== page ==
Sex trafficking signs shared during event
POLSON – Many people dismiss human trafficking as more of a far-off international or distant big-city issue and mistakenly don’t realize that individuals are also exploited in the smaller cities within Montana.
“Human trafficking, it happens right here,” said Grace Manchala as she spoke to a crowd of approximately 100 attendees during a free community seminar on human trafficking. The event was held on Wednesday, Oct. 2, at the Polson High School auditorium.
According to the Department of Justice, human trafficking is the act or attempted act of recruiting, transporting, transferring, harboring or receiving a person by force, fraud, coercion or abduction for the purpose of exploitation. Several forms exist, including labor trafficking; sex trafficking; familial trafficking, where a parent or guardian exploits a child; and domestic trafficking, where a spouse, boyfriend or girlfriend exploits their partner.
“It’s an invisible crime. It’s a crime that happens in the shadows,” said Manchala. “Many are unaware that it’s happening in their community.”
Manchala belongs to an advocacy organization called Glory for Ashes. She works with Natalie Adorne from the Department of Justice; Brian Frost from the Department of Justice and local law enforcement officials.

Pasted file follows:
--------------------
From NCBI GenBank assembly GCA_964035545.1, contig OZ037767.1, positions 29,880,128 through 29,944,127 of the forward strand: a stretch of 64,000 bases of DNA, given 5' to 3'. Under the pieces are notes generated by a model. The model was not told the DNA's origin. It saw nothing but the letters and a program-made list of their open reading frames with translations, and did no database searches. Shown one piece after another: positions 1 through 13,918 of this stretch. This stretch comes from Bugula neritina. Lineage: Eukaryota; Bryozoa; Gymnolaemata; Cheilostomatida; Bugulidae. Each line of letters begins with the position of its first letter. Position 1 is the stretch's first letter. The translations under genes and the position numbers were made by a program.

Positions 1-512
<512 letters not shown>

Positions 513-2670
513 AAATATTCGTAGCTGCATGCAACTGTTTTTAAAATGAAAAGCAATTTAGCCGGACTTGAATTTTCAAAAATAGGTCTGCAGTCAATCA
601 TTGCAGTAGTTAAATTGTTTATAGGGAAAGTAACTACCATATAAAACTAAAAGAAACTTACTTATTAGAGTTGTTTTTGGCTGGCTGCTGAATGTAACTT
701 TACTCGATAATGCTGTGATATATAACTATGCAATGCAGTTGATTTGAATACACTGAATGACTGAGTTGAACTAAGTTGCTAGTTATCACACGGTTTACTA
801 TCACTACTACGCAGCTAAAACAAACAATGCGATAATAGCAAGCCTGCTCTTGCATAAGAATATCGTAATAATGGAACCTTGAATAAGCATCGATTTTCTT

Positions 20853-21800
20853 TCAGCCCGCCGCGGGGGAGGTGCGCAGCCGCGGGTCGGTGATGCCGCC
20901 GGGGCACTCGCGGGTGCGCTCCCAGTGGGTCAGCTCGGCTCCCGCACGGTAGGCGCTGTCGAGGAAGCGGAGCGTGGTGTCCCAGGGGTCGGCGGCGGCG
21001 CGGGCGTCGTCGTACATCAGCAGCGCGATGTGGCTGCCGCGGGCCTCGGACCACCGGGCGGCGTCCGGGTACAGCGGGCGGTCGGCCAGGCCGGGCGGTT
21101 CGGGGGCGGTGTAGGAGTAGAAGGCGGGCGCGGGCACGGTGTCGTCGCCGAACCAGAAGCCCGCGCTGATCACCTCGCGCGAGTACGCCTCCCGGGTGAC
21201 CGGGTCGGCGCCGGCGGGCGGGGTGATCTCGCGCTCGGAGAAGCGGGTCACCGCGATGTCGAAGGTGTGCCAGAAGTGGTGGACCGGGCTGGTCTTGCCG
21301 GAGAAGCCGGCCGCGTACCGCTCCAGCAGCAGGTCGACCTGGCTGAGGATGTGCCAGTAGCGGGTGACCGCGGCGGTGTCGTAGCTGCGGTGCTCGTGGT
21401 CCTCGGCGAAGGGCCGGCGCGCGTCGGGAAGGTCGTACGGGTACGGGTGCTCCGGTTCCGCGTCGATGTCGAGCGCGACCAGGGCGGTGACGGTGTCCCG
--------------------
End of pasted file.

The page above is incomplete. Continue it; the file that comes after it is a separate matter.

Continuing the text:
“Human trafficking is a practice that happens here in Montana, specifically sex trafficking,” said Adorne.
“Traffickers know how to exploit weaknesses. They’re master manipulators who work to gain complete control over their victims by offering them what they don’t have: income, shelter, food, love and acceptance.”
Vulnerability and the trafficker’s ability to identify, capitalize and exploit is the common thread among victims of human trafficking, Adorne said. Vulnerabilities may be language or cultural barriers, lack of economic opportunity, age and even difficulties posed by geographic isolation, such as poor cellphone reception or Internet.
Warning signs of human trafficking might look like unexplained injuries, malnourishment, restrictive living conditions, inability to speak to individuals alone, age-inappropriate relationships, frequent pregnancies, addiction to drugs or alcohol, homelessness and answers to questions appear to be scripted.
More common red flags are staying at hotels, limited possessions, sexually explicit images on social media profiles, accompanied by someone who seems to control their every move and pre-paid cell phones.
Adorne said young girls are especially susceptible to traffickers. She said guardians should be concerned if they notice an unexplained, sudden increase in money, clothing or possessions like jewelry. Adorne also warned parents that social media and technology have outpaced a parent’s ability to monitor all the technology their kids are engaged with.
“Due to teens sharing way too much information online, a lot of trafficking starts through conversations initiated on the Internet,” said Adorne. “Parents have to have open and honest conversations with their children about strangers and the dangers online.”
To request help or report suspected human trafficking, call the National Human Trafficking Hotline at 1-888-373-7888 or text HELP to 233733.